First, the package was a bit small and I wasn’t sure we’d have enough so I added some homemade seitan we had in the fridge (we got this particular recipe long ago from the Real Food Daily cookbook and it’s posted here). Typically we might make tacos using only the seitan, or maybe some tofu or refried beans. I think people who are new to veganism (or are just trying to eat less meat) find these meat substitutes convenient because they’re not sure how else to make their favorite meals. That’s not an issue for us and it shouldn’t be for you either with just a little bit of experience (or just poking around on the interwebs).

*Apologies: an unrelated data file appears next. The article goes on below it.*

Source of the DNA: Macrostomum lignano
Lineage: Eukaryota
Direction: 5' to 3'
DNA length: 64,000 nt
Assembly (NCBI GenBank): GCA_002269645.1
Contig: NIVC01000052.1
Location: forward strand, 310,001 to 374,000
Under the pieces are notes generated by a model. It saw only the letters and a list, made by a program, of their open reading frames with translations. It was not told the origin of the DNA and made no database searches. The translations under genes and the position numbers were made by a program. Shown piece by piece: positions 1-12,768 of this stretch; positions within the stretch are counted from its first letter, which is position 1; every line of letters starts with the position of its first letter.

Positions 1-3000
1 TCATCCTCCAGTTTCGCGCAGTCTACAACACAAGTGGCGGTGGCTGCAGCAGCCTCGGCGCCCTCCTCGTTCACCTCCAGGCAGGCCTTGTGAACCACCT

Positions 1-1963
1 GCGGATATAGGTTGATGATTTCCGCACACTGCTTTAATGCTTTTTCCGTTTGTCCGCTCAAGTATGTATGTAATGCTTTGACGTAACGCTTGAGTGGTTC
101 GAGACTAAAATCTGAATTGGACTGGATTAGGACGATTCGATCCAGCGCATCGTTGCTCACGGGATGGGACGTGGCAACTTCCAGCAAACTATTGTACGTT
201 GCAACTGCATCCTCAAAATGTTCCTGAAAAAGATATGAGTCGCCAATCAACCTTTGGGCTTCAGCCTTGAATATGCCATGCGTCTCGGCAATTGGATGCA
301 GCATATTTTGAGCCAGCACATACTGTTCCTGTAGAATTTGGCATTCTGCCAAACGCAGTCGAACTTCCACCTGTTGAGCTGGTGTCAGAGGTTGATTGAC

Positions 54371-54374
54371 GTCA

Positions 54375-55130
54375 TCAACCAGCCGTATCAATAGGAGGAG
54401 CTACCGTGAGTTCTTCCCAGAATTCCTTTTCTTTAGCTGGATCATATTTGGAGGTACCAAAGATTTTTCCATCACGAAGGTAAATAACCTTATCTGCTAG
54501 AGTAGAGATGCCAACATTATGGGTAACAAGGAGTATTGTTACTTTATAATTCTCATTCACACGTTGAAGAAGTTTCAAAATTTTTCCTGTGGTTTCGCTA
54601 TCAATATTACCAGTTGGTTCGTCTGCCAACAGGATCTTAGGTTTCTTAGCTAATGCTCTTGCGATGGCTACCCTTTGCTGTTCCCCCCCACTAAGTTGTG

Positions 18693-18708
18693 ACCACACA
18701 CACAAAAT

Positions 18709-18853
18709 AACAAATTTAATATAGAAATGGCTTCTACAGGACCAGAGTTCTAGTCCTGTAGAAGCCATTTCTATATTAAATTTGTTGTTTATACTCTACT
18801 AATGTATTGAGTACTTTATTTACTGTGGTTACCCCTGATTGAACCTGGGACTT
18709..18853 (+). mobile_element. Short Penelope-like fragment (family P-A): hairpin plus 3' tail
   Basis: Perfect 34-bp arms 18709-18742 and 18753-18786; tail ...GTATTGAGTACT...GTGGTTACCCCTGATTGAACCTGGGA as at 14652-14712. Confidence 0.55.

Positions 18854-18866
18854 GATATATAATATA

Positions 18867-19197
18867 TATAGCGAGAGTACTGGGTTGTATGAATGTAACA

So with a bit of experience and/or research on-line or in cookbooks, you can find plenty of fabulous meals to make without resorting to meat substitutes. To the extent that they provide a convenient alternative for people who might otherwise be eating meat, Beyond Meat and other similar products are fine with me. The main problem I have with them is the cost. The package of faux ground beef we used was $8 a pound and that’s a little much for us to be buying on a regular basis when there are so many less expensive alternatives. These products can also give people the idea that eating vegan is expensive when in fact quite the opposite is true. I applaud companies like Beyond Meat for bringing disruptive technology to bear in an attempt to change the world and I hope they’re successful. Until this stuff is selling at mainstream grocery stores for less than the cost of meat though that success will be slow in coming. I think they still have a long way to go because they won’t change the world with products that sell for $8 a pound at Whole Foods.